DVS uses star ratings, ranging from 0 to 5 and based on the HGV driver’s direct view out of their cab’s front and side windows. All vehicles over 12 tonnes GVW either entering or operating in the zone are affected and need to be either at least 1-star rated or comply with the scheme’s Safe System and have a Safety Permit in place.

Find out more by visiting the TfL website and download the DVS guide put together by our friends at Motormax.

COVID-19 tests for hauliers entering England from outside the UK

From 6 April 2021, hauliers entering England from outside the UK will need to take a COVID-19 test within 48 hours of arrival. Free tests will be available at over 40 government advice sites and anyone failing to comply will face a £2,000 fine. 

Renewable Transport Fuels Obligation (RTFO) consultation

As part of its push to reduce carbon, the government launched a consultation on proposals to amend the RTFO to increase the percentage of renewable fuels used in road transport. The consultation closed on 23 April, 2021.

Zero emission vehicles and road pricing

The House of Commons Transport Select Committee conducted a public consultation on zero emission vehicles and road pricing. It included consultation on a date for phasing out the sale of new diesel HGVs. The deadline for submitting evidence was Wednesday 17 February.

Longer semi-trailers

The Transport Secretary, Grant Shapps, gave the go-ahead for the widespread use of longer semi-trailers (LSTs) on Britain’s roads in February 2021. This was after a trial of LSTs (which started in 2012 and was paused in December 2020) and an industry consultation that ran until 1st February 2021 to gather views on whether the trial should be ended.

Check before crossing the border

From 20 April 2021, HGV drivers moving between GB and the EU no longer need a Kent Access Permit (KAP) to enter Kent. The government introduced KAPs last December in the runup to the end of the Brexit transition period in order to prevent queues building up at the Channel ports.

However, drivers still need to:

Moving goods between GB and Northern Ireland

Following the end of the UK's EU transition period, the Northern Ireland Protocol came into effect, resulting in changes to the way goods are moved between Great Britain and Northern Ireland.

See the latest information, including a government guide that highlights five key things you can do now. It also provides additional guidance and support.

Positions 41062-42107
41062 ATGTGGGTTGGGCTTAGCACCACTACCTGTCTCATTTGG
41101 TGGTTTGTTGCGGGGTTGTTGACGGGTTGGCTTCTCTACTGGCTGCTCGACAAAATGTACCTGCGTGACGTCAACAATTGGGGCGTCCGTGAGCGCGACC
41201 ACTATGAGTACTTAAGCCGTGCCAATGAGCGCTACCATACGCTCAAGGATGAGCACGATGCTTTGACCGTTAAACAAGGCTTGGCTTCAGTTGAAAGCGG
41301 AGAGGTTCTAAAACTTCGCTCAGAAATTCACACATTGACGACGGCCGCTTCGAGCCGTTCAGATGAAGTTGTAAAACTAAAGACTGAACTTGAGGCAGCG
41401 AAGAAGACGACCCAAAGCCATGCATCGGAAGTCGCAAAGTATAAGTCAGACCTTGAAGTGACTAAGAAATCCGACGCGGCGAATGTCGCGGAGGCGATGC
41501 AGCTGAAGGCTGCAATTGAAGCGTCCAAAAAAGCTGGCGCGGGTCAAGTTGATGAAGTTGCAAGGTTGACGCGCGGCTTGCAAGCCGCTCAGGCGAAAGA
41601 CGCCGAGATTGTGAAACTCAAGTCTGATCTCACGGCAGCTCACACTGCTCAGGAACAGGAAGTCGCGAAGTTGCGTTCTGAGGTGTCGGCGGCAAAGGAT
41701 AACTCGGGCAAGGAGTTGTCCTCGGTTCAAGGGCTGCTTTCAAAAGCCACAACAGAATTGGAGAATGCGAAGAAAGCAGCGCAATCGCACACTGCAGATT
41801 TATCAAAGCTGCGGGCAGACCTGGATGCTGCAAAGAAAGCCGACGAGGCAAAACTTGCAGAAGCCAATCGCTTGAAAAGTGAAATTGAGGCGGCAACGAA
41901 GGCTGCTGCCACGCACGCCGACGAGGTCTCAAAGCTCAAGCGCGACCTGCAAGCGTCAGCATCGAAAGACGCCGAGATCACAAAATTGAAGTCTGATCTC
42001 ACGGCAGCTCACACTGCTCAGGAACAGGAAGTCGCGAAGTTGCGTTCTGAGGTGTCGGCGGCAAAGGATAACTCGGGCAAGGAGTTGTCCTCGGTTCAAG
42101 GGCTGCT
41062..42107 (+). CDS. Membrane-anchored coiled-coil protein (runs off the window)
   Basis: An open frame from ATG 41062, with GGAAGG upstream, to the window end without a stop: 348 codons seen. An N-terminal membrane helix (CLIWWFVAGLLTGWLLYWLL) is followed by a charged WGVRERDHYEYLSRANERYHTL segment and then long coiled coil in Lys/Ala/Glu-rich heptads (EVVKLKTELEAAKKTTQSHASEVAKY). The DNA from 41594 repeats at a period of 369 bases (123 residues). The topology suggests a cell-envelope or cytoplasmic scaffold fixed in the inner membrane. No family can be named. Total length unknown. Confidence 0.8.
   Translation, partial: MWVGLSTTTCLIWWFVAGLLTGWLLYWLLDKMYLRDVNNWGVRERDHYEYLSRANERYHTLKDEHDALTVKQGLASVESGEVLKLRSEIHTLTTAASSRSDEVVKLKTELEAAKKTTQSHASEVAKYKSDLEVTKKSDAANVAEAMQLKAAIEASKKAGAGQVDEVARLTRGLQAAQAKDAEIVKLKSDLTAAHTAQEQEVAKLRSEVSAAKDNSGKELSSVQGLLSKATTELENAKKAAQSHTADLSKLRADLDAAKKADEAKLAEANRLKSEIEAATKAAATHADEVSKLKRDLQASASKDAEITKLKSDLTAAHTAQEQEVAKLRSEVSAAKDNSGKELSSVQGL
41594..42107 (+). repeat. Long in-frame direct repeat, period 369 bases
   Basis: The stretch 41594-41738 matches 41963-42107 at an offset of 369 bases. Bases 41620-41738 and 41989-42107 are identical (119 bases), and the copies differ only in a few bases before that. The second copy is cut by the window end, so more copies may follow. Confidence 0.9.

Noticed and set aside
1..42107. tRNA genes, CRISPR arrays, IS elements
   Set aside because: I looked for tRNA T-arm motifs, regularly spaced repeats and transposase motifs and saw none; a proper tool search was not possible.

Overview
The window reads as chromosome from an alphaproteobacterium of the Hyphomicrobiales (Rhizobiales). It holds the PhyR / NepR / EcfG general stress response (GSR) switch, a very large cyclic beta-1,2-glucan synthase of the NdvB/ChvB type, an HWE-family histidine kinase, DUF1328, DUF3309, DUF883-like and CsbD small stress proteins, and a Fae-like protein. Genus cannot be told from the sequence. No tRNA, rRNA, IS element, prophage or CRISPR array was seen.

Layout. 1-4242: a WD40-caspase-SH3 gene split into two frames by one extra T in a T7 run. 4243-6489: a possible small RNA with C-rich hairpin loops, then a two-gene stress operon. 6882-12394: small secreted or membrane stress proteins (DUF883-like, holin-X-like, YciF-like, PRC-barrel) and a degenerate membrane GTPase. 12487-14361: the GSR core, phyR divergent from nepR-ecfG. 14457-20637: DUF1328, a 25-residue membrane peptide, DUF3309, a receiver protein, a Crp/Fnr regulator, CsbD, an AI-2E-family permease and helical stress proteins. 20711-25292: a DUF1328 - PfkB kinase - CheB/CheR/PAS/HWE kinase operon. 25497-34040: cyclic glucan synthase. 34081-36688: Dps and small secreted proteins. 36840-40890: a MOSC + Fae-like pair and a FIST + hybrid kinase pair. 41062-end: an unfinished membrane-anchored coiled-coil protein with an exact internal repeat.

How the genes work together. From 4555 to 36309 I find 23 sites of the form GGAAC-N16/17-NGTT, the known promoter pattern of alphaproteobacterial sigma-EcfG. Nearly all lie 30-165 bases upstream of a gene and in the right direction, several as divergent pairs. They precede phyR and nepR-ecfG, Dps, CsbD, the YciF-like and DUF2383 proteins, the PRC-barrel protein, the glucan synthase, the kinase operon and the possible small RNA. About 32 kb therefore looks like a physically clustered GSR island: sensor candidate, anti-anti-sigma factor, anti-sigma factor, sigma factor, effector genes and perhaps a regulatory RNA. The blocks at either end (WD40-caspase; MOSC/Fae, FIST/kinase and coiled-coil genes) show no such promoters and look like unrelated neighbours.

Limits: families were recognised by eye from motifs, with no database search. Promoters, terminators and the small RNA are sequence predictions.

In addition, the free-to-use Trader Support Service is available to help businesses of all kinds and sizes navigate the new rules. It:

  • Provides a free end-to-end support package to manage import and safety and security declarations on behalf of traders.
  • Educates businesses on what the Northern Ireland Protocol means for them, and the steps they need to take to comply with it. This includes online training sessions and webinars.
  • Helps to complete relevant declaration forms for all businesses moving goods into Northern Ireland under new processes in the Northern Ireland Protocol.

Government guidance on moving goods between GB and the EU

The Department for Transport has published its guidance for hauliers and commercial drivers who move goods between Great Britain and the EU.

The guidance (which is also summarised in a four-page leaflet) tells drivers and operators what they need to do following the end of the UK's EU transition period.

Government Brexit advice centres

In the run-up to the end of the UK's EU transition period, the Department for Transport set up 45 centres at motorway service stations and truck stops across the UK where in-person advice is available for hauliers and commercial drivers who move goods between Great Britain and the EU. A list and map of the sites are available on the government's website.

Ban on tyres 10 years older or over

After research commissioned by the Department for Transport and public consultation, the government has made it illegal to fit tyres 10 years old or over to the front wheels of HGVs, buses and coaches plus on all axles of minibuses when fitted in a single configuration.

The move also applies to re-treaded tyres and has been made to improve road safety.

The ban came into force in England, Scotland and Wales as of 1 February 2021 and in Summer 2023 in Northern Ireland.

New rules on drivers' hours

New EU rules on drivers' hours for goods vehicles include changes relating to the international carriage of goods.Operators must now organise work so that, within each period of four consecutive weeks, drivers can return to either their normal base or their home.

Also, weekly rest requirements are more flexible when a driver accompanies a vehicle that is being transported by ferry or train.

See the government's summary of the rules on drivers’ hours.